Marshall Smith is recognized as a provincial and national leader in the addiction recovery movement.
Marshall has held senior executive positions in the addiction treatment field most recently as the President of the Canadian Addiction Counsellors Certification Federation and Director of Partnerships with the Cedars at Cobble Hill Addiction Treatment Centers. Marshall has been involved in the treatment and recovery of over 6000 British Columbians assisting them in overcoming addiction and rebuilding their families.
Prior to his career in addiction treatment program leadership he held several senior positions in the British Columbia Provincial Government most notably, Chief of Staff to the Minister responsible for the 2010 Olympic and Paralympic Winter Games Bid, Municipal Affairs and Immigration and Multicultural services and served as Human Resource Planning Advisor to the Attorney General of British Columbia.
In 2004 Marshall fought a crippling battle with addiction that brought him all the way to the streets of Vancouver.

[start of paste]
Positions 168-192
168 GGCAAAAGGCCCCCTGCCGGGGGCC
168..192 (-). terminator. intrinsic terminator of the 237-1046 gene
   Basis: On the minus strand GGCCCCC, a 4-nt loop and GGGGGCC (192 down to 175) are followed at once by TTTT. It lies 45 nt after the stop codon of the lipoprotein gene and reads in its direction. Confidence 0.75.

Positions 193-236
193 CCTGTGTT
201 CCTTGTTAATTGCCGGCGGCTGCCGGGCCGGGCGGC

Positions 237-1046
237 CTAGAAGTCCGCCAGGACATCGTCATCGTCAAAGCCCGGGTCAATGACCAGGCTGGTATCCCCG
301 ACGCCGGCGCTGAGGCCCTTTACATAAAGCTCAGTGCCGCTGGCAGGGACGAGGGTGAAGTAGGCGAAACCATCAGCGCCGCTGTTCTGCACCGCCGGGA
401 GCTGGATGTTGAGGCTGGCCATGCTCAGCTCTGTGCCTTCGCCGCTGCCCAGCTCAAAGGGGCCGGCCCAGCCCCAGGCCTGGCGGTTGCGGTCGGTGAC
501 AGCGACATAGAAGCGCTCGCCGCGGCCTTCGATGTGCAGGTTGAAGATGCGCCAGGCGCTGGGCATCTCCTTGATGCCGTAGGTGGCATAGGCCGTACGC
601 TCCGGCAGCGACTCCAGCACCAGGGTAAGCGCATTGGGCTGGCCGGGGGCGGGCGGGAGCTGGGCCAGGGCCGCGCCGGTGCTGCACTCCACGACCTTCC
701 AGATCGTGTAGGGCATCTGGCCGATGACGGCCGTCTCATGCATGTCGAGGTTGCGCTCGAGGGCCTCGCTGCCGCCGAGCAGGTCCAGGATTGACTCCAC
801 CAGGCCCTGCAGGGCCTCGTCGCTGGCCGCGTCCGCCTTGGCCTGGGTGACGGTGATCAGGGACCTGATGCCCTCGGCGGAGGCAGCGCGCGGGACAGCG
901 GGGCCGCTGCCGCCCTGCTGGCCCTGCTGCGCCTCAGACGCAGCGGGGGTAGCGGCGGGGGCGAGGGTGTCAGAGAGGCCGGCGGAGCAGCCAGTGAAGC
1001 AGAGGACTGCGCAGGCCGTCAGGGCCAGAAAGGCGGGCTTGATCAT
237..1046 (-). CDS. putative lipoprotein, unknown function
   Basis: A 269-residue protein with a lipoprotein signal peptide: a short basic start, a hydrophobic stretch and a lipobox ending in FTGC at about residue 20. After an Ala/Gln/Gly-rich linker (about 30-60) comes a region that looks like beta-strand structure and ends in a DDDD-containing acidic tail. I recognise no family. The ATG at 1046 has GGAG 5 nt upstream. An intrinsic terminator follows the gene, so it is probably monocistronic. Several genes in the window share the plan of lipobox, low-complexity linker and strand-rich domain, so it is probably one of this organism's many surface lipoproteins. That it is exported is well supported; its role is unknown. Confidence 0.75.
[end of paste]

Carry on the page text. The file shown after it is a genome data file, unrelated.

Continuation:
After a four-year fight with addiction and homelessness himself he rededicated his life and career to the field of Recovery. Since then, he has developed several leading recovery programs in British Columbia and has lectured in programs on Human Health at UBC, SFU, UVIC, Royal Roads, Kwantlen Polytechnic University and Douglas College.
Marshall is passionate about early intervention and improving standards of care for people with addiction disorders, their families and workplaces. He is sought out by the provincial and national media for expert commentary on emerging issues in the addiction recovery and workplace sectors.
He represents Canadians in Recovery on the ten-member National Recovery Advisory Council advising the Canadian Centre on Substance Use on recovery policy.
Currently living in Lower Mainland of British Columbia, He is actively engaged in the community through board participation for the Salvation Army, British Columbia’s largest social service provider and Chairs the British Columbia Recovery Council.